I've read a sentence below.

"James Hamilton Paterson (1993) suggests that these phantom islands operated as Levi-Straus's "floating signifiers" to provide comfort and points of reference within the void of ignorance - the terra incognita."

What does this "points of reference" mean? Is there any paraphrase?


In concrete terms, a reference point or point of reference is a fixed point which can be used to refer to other points. When you say, "the third item from the end," the item at the end is being used as the point of reference.

In figurative or literary terms, the meaning is more nebulous. I was a little confused by it as well. It's important to realize that all English writing is not equally clear; some writers intentionally write in a way that clouds the real meaning (sometimes called "obfuscation") for various reasons. I think you are seeing some of that in your quoted passage, though it doesn't help that its original context is mostly missing.

Having said that, it's true that if there is a large area of knowledge about which someone knows very little, it is difficult to try to think about or describe a single concept within that area. That's because when we explain concepts, we do so with reference to other more basic concepts. If he or she can understand at least one concept within that larger area of ignorance, it becomes possible to examine other concepts by asking how they are similar to or different from the one that's understood. In this situation, the understood concept becomes like a point of reference from which attempts to grasp the others can be made.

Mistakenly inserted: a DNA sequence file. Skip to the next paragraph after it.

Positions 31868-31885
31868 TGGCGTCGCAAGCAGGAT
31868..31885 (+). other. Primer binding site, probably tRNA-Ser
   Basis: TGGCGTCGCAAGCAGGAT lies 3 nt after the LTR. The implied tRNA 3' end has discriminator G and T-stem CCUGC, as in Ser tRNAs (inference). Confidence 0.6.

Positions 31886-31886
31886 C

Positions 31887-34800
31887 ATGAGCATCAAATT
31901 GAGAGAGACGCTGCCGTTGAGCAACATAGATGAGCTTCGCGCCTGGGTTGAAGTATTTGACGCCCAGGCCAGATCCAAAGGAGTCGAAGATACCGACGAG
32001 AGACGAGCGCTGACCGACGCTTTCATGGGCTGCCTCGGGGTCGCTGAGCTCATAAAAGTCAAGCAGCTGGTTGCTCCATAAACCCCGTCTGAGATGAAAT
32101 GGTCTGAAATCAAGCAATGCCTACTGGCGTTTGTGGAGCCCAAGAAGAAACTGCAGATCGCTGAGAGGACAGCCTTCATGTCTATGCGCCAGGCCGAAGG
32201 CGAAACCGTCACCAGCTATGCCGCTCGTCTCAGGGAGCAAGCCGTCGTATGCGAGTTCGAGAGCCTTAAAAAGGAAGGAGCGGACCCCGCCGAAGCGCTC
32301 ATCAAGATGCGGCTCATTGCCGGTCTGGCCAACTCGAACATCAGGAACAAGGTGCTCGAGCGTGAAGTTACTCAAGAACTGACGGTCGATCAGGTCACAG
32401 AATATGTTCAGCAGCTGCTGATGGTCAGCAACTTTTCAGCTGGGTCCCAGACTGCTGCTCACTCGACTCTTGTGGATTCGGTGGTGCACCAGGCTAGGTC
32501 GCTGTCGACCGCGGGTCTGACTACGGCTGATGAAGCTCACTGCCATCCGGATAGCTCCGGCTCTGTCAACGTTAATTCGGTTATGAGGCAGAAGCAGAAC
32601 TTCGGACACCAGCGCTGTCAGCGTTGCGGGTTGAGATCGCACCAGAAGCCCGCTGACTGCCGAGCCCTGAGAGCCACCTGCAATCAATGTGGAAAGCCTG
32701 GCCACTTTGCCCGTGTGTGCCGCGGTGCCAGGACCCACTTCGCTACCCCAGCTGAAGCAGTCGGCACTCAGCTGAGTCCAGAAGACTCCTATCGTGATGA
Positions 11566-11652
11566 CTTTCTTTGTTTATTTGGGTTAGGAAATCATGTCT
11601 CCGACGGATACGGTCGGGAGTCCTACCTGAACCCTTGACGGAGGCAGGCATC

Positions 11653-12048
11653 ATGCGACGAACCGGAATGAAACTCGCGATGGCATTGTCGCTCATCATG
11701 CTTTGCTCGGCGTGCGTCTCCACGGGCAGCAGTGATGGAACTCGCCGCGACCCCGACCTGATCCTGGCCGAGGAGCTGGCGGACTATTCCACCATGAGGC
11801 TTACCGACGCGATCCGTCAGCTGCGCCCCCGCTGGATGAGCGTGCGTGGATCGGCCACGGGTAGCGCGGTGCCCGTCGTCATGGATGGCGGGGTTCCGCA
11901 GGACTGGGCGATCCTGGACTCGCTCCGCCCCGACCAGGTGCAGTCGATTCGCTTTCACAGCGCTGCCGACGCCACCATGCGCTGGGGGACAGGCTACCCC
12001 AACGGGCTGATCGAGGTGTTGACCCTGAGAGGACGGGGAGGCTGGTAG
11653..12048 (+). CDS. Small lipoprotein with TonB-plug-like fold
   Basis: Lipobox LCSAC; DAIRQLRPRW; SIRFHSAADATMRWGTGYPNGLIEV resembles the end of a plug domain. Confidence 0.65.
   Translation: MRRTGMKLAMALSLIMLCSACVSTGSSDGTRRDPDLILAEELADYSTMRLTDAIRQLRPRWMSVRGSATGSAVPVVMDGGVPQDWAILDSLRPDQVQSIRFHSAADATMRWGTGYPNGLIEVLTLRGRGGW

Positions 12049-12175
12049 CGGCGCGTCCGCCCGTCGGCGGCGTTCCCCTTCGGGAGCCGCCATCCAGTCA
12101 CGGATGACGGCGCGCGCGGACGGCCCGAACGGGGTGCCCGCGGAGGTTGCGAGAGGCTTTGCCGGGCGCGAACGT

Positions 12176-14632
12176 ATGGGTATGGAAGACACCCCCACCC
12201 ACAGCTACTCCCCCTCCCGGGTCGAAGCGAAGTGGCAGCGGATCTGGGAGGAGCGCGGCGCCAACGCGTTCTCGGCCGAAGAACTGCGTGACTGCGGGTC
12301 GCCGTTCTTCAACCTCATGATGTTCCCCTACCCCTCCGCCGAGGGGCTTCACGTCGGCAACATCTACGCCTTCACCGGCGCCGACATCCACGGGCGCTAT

| improve this answer | |

Point of reference is a point or item in which helps you to move in the right direction from where you're now at- your starting position!

| improve this answer | |

Your Answer

By clicking “Post Your Answer”, you agree to our terms of service, privacy policy and cookie policy

Not the answer you're looking for? Browse other questions tagged or ask your own question.